One danger of worship without liturgy is the tyranny of taste. If I’m presiding over worship and there are no set forms for what we do and say and in what order, then it’s awfully tempting for me to just do what I like. I say prayers I want to say about things I want to pray about. I read and preach on my favorite passages of scripture (neatly avoiding all of those passages that are difficult or that I’m not sure I really understand). And I allow only the music I personally like, whether the congregation knows it or not. This is tyrannical because it makes the presider’s personal likes and dislikes the ultimate arbiter of truth, beauty, and goodness.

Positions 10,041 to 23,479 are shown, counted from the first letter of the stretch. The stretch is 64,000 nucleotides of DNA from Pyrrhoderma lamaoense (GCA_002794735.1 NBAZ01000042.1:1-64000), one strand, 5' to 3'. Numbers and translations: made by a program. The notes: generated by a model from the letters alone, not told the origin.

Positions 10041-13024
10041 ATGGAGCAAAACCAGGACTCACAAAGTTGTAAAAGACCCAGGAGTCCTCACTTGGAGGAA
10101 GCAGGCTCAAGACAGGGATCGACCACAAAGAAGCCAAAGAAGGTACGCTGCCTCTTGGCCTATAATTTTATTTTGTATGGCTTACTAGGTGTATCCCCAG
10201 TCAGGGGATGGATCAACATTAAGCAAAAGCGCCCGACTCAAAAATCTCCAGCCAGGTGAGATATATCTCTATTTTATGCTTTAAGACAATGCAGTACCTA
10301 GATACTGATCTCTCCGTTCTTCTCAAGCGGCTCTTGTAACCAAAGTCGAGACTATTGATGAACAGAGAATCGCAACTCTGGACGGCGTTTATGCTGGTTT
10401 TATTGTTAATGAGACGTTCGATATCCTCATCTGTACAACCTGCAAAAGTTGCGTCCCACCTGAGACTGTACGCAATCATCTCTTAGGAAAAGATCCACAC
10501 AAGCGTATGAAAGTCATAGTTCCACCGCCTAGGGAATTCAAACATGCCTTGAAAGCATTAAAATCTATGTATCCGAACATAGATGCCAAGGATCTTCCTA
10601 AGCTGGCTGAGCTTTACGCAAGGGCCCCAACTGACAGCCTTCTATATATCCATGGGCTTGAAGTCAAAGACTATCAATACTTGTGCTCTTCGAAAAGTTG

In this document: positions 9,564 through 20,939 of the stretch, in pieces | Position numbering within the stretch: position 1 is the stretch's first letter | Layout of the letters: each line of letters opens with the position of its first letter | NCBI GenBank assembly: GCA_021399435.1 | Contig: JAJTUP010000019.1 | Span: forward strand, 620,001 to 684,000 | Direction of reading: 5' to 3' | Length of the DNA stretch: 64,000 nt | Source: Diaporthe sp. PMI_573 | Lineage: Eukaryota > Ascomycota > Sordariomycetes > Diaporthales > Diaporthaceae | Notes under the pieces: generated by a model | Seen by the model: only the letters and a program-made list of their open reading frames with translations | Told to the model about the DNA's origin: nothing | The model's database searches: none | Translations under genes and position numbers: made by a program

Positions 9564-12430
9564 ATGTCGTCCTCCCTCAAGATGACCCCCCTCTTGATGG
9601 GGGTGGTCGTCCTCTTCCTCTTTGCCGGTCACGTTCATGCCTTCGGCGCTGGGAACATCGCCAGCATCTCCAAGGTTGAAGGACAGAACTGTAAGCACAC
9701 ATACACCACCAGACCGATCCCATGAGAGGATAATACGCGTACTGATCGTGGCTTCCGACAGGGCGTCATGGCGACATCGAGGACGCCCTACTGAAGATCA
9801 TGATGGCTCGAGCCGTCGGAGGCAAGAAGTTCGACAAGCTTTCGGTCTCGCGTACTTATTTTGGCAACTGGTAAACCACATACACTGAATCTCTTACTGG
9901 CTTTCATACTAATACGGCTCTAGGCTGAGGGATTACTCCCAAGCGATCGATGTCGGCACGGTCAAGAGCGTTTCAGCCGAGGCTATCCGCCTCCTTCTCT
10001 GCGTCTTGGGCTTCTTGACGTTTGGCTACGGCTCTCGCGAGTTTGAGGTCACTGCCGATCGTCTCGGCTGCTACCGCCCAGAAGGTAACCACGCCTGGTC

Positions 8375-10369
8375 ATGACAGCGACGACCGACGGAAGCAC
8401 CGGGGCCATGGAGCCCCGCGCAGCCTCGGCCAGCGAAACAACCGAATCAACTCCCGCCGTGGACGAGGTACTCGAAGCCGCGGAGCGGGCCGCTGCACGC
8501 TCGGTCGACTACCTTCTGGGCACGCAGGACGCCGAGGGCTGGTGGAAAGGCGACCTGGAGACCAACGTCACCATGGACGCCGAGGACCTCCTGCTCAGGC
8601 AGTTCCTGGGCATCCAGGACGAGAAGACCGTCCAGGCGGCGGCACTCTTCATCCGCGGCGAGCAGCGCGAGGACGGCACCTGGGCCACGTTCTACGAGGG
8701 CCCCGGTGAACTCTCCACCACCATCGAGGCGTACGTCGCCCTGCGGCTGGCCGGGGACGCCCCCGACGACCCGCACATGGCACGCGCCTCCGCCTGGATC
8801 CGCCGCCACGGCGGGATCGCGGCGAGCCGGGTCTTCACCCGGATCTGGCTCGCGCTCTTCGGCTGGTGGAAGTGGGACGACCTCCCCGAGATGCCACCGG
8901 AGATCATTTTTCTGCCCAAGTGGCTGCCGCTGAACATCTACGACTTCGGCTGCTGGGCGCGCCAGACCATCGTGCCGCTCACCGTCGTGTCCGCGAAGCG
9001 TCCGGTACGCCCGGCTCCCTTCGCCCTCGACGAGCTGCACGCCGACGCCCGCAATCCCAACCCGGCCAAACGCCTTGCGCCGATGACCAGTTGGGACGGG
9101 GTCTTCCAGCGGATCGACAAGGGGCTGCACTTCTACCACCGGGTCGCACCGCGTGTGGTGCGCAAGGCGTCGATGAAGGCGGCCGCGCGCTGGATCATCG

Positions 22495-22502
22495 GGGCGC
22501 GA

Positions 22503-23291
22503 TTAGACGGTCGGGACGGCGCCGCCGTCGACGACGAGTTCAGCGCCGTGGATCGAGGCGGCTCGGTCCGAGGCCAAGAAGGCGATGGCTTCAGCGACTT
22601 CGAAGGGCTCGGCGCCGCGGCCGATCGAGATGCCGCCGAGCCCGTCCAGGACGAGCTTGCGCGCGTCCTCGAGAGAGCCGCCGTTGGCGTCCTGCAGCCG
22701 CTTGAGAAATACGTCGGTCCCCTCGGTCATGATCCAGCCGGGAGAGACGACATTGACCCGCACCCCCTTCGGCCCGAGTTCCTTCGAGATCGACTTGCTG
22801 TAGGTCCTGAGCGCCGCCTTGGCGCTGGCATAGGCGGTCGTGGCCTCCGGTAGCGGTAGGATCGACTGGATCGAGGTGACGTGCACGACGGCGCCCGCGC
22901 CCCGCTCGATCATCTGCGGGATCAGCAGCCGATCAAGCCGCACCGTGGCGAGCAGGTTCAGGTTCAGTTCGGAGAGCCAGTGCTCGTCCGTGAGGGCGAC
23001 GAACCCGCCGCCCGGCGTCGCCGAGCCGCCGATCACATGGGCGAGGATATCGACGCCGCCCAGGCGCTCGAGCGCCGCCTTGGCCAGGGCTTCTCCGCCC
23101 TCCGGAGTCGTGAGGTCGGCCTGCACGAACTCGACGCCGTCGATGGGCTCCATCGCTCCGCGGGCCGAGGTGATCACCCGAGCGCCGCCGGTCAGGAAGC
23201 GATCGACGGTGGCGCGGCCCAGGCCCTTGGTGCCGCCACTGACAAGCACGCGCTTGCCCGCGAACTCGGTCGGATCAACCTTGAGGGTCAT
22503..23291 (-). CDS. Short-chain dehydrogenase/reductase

Another danger that is related to the tyranny of taste is the cult of personality. Instead of the focus being on God, worship becomes all about the minister or the presider. If I put on a good show, if I’m entertaining and say things that people want to hear, then maybe they will love and adore me. And I’ll not only feel good about myself, but perhaps even come to believe that my role as the presider at worship is indispensable for everybody else’s relationship with God (when, in actuality, I’m consciously or unconsciously cultivating dependency on a certain kind of relationship with me rather than with God). Note, also, that this elevates the status of the presider/preacher/priest at the expense of the laity, thus slipping in through the backdoor a clericalism that undermines the equality and ministries of all the baptized.